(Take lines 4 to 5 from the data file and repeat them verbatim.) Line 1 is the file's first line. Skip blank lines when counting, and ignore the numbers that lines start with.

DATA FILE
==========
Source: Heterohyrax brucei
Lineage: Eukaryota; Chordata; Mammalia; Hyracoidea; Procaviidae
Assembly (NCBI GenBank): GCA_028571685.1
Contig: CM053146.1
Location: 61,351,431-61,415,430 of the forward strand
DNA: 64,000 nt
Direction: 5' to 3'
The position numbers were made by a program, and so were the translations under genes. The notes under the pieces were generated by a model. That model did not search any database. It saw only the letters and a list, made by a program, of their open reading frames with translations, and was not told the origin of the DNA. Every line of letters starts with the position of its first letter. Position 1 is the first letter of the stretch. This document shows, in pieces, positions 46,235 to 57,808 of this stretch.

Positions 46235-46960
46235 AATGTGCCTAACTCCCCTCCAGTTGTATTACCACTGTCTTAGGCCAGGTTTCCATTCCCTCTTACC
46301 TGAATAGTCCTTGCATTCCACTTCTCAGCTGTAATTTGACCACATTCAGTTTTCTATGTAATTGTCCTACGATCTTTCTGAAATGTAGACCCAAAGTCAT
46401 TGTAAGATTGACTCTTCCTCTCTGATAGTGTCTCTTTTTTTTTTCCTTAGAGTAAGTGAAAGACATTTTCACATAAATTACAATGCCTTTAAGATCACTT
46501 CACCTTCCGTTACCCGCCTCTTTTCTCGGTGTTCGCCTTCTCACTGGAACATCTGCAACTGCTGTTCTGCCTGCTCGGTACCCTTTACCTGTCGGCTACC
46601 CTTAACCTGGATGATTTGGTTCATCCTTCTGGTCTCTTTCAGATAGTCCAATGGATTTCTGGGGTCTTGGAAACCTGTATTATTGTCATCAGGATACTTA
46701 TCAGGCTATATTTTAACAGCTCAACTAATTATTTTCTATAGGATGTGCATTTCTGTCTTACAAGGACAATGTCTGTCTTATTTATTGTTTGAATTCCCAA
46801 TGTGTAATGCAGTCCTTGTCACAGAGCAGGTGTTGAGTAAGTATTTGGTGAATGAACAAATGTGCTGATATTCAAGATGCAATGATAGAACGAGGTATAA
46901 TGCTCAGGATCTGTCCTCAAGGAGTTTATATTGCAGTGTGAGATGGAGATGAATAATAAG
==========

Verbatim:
Contig: CM053146.1
Location: 61,351,431-61,415,430 of the forward strand